In Canada, opera singer Valerian Ruminski has been fired from an upcoming Opera Lyra production in Ottawa after mocking a man on Facebook for decorating his fingernails over the weekend. Ruminski posted a photo of a man on an OC Transpo bus with jewel-encrusted fingernails, saying "Look at the stupid nails this moron had on while taking a bus in Ottawa. I guess he needs diamond-studded nails to make up for his face." In further posts that were screencapped and shared on social media, the American bass singer said the man was "parading his choices" and "people with issues do things to get noticed." According to the CBC, the incident happened during Capital Pride celebrations in Ottawa and involved Samnang Tep, who performs as drag queen Miss Jade London. "I almost broke down in tears to be honest, I didn't think someone would be that hurtful on social media — especially from a celebrity," he said. "I felt so hurt, I felt violated, having my picture taken without my knowledge and then being bashed about it… being basically called ugly, having my nails compensate for that, being called a stupid moron, nobody deserves to hear that especially if it's not being told to their face." Opera Lyra general director Jeep Jeffries said Ruminiski has been "relieved" of his "small but important" role in Puccini’s Tosca in September. "I was disappointed and appalled, to be honest," he said in an interview on CBC Radio’s All in a Day. Ruminski has since posted a statement on his website, saying he’s had many gay teachers and contemporaries throughout his career and that complaining about the world on Facebook makes him feel better. "I sat on a bus last week and I saw a man with 10 diamonds glued to his fingernails. I thought it was a bit over the top. I did not know who he was, To me it did not matter if he was gay or straight. I simply objected to the flambouyance (sic) and unneccessary accoutrements on his fingers," the statement says. "I didn’t take the time to pause and think and consider that we are all special and that this person was different in a way that was unique to everyone else around us. I am an opera singer. He, as I learned, is a drag queen. The two of us are not too far apart, I guess. I am sorry I didn’t say hello before flash judging him. Certainly I regret the backlash and hullabaloo after my posting. I never bashed him for his sexuality. I never would have." Peter Strummer, who has performed the role Ruminski was to portray, has been hired to fill his place. Jeffries said he’d have to be convinced Ruminski had learned from the incident before he’d consider hiring him again.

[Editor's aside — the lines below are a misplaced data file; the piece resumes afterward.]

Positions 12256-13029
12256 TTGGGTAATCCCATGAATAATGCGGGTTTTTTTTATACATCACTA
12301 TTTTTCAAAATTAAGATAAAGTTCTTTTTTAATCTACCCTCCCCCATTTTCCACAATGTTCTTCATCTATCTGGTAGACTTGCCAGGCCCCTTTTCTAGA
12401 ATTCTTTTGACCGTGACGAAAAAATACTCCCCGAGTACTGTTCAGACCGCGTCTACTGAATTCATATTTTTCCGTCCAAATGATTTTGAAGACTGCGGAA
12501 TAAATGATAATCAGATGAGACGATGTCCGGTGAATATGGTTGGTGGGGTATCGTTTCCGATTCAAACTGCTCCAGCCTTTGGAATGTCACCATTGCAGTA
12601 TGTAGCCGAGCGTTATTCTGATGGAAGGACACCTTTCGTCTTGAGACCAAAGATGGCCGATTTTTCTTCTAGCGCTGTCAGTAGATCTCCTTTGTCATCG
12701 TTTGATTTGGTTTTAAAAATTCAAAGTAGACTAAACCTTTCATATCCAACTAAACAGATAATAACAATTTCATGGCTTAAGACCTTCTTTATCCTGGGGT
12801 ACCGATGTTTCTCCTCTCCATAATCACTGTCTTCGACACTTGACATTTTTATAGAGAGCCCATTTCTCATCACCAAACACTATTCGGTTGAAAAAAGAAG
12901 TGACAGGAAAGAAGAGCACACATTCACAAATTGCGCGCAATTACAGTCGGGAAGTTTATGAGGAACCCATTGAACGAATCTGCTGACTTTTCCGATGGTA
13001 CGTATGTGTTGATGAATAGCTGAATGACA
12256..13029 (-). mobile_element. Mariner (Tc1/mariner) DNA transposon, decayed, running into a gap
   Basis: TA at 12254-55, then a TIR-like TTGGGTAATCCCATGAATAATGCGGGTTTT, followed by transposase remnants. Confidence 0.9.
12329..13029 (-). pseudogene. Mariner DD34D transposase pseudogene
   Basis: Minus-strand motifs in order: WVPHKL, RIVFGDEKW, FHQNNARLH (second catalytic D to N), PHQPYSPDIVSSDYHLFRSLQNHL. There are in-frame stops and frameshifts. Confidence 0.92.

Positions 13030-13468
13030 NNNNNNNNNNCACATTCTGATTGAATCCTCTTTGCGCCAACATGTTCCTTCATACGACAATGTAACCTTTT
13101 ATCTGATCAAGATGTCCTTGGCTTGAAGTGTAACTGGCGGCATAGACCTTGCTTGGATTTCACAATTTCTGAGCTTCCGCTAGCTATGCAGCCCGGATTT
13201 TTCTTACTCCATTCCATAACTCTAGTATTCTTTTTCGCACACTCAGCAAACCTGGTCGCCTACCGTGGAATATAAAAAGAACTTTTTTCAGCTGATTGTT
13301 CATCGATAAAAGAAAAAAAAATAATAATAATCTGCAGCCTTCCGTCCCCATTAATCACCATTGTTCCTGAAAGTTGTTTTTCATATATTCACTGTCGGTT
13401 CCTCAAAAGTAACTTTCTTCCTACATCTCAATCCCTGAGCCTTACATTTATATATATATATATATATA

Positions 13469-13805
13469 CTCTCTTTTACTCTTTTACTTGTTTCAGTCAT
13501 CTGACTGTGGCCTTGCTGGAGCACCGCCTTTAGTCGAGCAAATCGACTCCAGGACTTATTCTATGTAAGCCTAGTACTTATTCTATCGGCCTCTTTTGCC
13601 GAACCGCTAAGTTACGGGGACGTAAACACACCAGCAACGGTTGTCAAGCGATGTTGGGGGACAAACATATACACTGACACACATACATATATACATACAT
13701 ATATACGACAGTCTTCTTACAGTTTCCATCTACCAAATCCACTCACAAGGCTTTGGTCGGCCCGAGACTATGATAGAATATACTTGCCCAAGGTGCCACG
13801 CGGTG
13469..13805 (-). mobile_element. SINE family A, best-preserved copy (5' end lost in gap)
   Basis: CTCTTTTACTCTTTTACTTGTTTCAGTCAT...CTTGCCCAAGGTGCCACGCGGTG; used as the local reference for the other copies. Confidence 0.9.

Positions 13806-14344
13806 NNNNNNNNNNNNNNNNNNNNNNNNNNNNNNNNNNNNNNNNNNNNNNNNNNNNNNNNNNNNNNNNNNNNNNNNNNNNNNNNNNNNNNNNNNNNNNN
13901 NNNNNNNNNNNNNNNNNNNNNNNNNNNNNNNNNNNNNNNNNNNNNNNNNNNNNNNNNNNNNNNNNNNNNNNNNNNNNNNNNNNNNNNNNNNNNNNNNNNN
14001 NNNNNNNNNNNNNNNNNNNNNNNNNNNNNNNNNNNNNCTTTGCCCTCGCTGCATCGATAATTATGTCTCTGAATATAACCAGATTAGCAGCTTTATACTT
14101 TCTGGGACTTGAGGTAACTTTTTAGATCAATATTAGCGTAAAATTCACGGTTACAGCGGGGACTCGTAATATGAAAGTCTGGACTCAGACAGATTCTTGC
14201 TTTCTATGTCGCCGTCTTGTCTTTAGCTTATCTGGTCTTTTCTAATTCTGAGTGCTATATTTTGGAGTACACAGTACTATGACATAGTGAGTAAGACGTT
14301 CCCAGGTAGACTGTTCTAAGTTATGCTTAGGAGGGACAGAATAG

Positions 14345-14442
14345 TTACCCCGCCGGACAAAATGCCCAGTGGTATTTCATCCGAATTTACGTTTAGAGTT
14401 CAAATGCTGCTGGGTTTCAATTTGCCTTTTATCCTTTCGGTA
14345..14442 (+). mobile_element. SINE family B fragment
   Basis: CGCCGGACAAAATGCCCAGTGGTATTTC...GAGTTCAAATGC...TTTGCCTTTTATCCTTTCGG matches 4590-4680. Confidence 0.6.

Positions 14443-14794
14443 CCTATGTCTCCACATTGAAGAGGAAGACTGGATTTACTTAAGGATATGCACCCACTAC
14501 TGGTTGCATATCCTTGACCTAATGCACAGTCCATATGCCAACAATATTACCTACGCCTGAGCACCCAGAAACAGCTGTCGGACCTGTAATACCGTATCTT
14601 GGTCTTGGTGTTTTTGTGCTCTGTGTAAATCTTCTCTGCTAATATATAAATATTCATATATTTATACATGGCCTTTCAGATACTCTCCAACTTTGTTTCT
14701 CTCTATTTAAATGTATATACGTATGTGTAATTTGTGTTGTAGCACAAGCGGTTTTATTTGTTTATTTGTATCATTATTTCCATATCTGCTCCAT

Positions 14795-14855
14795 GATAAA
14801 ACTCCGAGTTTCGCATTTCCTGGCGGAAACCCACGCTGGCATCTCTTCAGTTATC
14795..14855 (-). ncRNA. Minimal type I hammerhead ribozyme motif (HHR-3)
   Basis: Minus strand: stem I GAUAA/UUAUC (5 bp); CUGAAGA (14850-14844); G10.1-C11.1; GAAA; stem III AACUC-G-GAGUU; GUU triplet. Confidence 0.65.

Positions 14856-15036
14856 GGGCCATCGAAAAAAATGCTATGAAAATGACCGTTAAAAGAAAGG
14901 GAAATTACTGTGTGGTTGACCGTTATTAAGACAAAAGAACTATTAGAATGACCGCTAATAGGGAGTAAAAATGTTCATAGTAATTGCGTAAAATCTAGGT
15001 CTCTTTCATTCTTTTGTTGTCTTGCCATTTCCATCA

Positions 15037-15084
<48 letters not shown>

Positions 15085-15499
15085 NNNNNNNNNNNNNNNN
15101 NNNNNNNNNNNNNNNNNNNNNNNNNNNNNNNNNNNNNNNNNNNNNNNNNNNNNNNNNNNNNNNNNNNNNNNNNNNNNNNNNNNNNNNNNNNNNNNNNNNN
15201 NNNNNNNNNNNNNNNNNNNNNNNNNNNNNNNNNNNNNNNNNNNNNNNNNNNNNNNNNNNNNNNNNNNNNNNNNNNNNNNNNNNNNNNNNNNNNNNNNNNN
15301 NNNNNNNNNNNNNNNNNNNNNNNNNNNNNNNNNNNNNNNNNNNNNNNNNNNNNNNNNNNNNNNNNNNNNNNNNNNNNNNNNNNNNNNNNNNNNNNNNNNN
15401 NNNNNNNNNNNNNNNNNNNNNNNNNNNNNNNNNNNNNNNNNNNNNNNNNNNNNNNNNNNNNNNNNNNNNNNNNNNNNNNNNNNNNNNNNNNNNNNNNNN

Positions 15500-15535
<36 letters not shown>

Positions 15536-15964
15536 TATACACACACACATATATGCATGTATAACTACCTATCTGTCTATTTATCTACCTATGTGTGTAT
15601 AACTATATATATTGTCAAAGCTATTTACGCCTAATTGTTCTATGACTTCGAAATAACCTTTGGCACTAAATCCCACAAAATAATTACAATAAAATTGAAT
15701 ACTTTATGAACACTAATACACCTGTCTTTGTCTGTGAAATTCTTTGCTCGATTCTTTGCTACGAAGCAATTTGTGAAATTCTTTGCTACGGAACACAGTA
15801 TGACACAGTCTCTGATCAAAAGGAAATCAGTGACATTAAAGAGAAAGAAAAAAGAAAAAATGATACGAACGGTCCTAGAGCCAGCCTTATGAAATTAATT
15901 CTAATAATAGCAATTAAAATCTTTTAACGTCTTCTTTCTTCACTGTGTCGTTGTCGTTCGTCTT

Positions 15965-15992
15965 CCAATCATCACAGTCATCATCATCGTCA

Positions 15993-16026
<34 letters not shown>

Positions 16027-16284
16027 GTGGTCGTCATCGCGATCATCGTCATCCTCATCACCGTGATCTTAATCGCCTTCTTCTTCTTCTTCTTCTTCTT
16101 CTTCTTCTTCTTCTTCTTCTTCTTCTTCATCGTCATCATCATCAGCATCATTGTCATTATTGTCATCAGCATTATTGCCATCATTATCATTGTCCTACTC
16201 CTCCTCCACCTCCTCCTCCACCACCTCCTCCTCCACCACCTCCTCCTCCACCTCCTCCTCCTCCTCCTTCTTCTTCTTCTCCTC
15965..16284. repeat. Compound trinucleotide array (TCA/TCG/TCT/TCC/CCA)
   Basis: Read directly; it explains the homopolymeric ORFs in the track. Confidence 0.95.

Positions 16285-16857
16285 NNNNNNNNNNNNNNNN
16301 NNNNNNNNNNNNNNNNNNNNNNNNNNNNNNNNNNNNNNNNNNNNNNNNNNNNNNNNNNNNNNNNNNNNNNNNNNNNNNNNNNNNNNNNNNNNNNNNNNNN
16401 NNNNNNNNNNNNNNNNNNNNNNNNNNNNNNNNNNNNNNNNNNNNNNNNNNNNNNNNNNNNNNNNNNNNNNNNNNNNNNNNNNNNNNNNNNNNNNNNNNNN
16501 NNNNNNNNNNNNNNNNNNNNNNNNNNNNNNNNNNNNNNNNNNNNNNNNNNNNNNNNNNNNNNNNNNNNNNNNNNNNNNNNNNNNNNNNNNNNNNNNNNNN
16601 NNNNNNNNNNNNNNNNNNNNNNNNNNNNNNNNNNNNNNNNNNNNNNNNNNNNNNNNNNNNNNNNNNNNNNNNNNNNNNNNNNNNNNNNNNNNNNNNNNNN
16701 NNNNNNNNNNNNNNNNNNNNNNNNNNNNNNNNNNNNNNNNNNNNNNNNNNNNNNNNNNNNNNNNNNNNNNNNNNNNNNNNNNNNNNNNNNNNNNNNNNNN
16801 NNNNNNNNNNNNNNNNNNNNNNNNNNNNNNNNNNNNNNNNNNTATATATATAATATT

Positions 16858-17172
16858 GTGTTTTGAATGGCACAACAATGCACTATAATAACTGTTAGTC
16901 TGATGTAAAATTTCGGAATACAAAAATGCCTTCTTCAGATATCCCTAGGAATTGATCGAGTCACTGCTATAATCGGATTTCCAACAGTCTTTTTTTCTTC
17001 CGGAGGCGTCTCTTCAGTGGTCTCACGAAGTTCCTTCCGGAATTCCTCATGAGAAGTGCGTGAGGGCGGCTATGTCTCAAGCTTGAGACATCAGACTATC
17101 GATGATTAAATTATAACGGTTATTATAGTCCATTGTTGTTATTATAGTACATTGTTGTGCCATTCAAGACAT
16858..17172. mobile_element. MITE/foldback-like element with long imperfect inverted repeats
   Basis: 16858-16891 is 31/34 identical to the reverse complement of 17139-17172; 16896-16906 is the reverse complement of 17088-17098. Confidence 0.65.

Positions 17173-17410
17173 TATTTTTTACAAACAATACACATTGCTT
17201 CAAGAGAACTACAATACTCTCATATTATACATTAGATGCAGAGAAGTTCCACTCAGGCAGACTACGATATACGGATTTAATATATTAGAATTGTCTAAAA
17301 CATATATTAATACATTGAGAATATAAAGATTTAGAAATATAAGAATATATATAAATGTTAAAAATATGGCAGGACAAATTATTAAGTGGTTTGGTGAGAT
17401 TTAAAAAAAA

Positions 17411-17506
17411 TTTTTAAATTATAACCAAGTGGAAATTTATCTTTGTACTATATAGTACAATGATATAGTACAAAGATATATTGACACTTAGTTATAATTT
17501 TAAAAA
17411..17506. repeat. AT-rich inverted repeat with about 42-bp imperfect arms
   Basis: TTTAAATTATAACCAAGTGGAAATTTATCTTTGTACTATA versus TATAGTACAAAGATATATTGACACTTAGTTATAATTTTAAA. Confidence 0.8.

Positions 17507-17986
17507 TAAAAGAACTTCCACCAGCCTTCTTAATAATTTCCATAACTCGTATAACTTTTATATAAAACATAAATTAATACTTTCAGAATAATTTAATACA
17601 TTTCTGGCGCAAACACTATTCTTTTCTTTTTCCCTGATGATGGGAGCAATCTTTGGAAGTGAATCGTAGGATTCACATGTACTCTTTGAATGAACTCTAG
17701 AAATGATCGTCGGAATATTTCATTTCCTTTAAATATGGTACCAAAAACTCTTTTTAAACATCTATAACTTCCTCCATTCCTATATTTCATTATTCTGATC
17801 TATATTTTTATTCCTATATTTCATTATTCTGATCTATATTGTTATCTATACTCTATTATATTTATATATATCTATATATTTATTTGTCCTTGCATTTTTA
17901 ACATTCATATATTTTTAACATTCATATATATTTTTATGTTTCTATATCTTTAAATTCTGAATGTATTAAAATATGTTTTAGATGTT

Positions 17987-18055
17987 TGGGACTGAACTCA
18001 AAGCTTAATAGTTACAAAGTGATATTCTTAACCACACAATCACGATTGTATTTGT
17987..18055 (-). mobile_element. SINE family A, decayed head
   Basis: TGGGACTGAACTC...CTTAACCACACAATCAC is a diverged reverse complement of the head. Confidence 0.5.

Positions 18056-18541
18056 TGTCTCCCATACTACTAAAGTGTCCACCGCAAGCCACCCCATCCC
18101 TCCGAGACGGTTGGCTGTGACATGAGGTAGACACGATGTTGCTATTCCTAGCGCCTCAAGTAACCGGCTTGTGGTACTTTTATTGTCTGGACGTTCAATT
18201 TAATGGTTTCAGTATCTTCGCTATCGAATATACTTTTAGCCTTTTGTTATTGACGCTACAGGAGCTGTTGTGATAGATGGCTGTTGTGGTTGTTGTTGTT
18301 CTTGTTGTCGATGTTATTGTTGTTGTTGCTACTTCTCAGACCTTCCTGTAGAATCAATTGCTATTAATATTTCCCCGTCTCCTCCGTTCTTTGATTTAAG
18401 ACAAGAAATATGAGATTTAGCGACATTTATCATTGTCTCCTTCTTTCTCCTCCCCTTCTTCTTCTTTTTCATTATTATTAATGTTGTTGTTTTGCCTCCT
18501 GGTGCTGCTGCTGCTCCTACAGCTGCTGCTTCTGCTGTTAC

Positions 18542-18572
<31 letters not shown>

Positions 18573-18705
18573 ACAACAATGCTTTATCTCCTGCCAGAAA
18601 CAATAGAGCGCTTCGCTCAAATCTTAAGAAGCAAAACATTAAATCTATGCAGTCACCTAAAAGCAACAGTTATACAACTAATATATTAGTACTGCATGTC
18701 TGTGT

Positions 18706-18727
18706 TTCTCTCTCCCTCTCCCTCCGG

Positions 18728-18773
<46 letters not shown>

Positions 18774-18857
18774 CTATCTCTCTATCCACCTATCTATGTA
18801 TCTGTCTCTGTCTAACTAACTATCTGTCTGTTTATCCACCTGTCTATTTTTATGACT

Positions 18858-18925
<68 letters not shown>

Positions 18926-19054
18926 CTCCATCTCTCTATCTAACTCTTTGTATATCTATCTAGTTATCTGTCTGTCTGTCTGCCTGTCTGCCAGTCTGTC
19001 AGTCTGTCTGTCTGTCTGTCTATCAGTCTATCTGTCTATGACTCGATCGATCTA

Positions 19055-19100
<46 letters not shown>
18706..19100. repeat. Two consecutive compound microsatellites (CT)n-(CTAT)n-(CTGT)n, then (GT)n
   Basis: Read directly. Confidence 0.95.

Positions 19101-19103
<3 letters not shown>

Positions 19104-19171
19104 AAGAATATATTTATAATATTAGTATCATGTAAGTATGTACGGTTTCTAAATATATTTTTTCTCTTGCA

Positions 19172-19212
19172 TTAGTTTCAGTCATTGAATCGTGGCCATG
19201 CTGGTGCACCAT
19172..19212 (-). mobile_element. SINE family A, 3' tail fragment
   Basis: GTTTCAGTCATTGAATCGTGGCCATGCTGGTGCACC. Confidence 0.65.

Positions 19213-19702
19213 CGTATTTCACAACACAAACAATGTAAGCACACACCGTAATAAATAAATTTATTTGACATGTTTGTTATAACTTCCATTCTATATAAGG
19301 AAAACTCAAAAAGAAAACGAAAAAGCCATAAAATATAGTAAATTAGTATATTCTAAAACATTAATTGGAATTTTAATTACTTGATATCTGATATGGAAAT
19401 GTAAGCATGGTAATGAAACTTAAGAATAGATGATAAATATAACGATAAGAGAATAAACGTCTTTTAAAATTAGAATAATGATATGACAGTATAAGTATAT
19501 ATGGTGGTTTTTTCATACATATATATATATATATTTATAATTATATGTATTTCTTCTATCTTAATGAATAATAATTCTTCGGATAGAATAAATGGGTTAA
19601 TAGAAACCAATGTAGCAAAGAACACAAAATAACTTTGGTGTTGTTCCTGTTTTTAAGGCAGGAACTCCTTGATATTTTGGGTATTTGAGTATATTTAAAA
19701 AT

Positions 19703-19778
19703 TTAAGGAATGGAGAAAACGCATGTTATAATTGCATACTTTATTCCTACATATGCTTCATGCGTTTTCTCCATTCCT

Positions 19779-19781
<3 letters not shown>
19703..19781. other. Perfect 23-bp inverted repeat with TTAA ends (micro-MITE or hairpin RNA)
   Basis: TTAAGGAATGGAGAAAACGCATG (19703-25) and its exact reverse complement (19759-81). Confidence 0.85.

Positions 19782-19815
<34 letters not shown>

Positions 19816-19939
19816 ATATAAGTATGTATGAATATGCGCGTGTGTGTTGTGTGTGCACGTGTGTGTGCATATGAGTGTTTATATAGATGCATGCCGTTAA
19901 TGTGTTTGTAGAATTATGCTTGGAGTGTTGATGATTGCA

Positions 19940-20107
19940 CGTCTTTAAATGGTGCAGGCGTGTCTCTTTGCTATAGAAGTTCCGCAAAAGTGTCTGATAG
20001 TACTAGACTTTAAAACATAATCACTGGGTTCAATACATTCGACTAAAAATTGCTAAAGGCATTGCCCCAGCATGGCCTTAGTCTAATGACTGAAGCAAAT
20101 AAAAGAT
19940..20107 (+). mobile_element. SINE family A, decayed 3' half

In Jamaica, the Associated Press reports that a young gay rights activist who brought an unprecedented legal challenge to the Caribbean island’s anti-sodomy law has withdrawn the claim after growing fearful about violent backlashes, advocacy groups and colleagues said Friday. Last year, Javed Jaghai made headlines after initiating a constitutional court challenge to Jamaica’s 1864 law that bans sex between men. He argued that the anti-sodomy law fuels homophobia and violates a charter of human rights adopted in 2011 that guarantees people the right to privacy. But in an affidavit, Jaghai said he has been “threatened enough times to know that I am vulnerable.” The 25-year-old man believes his “loved ones are under threat” by intolerant people and the drawn-out court challenge is causing too much stress and anxiety. “Though the cause and the case are noble, I am no longer willing to gamble with my life or the lives of my parents and siblings,” Jaghai wrote in a statement withdrawing his Supreme Court claim. Jamaica’s rarely used anti-sodomy law bans anal sex and sets a maximum sentence of 10 years imprisonment and hard labour. Anything interpreted as “gross indecency” between men can be punished by two years in prison. Janet Burak of New York-based advocacy group AIDS-Free World said the fear that pushed Jaghai to end his court challenge is an all-too familiar fear among the LGBT community in Jamaica. It’s “the same fear that keeps gay men in Jamaica underground, away from effective HIV testing, prevention treatment, care and support interventions,” she said in a statement. When Jaghai initiated the legal challenge last year, several church pastors led crowded revival meetings in Jamaica’s two biggest cities to oppose overturning the anti-sodomy law. Many Jamaicans consider homosexuality to be wrong, but insist violence against gays is blown out of proportion by activists. But anti-gay epithets are heard frequently and attacks on LGBT Jamaicans or people perceived to be gay do occur from time to time. Last year, a transgender teen named Dwayne Jones was murdered by a mob at a crowded street dance and his slaying remains unsolved. Prime Minister Portia Simpson Miller vowed to put the anti-sodomy law to a “conscience vote” in Parliament during the lead-up to 2011 elections but nothing has been accomplished. J-FLAG, Jamaica’s biggest gay rights group, says Jaghai’s courage has inspired other young homosexuals in Jamaica who are not willing to live in the shadows. “Javed has made history and will forever remain a hero to the Jamaican LGBT community,” said activist Brian-Paul Welsh.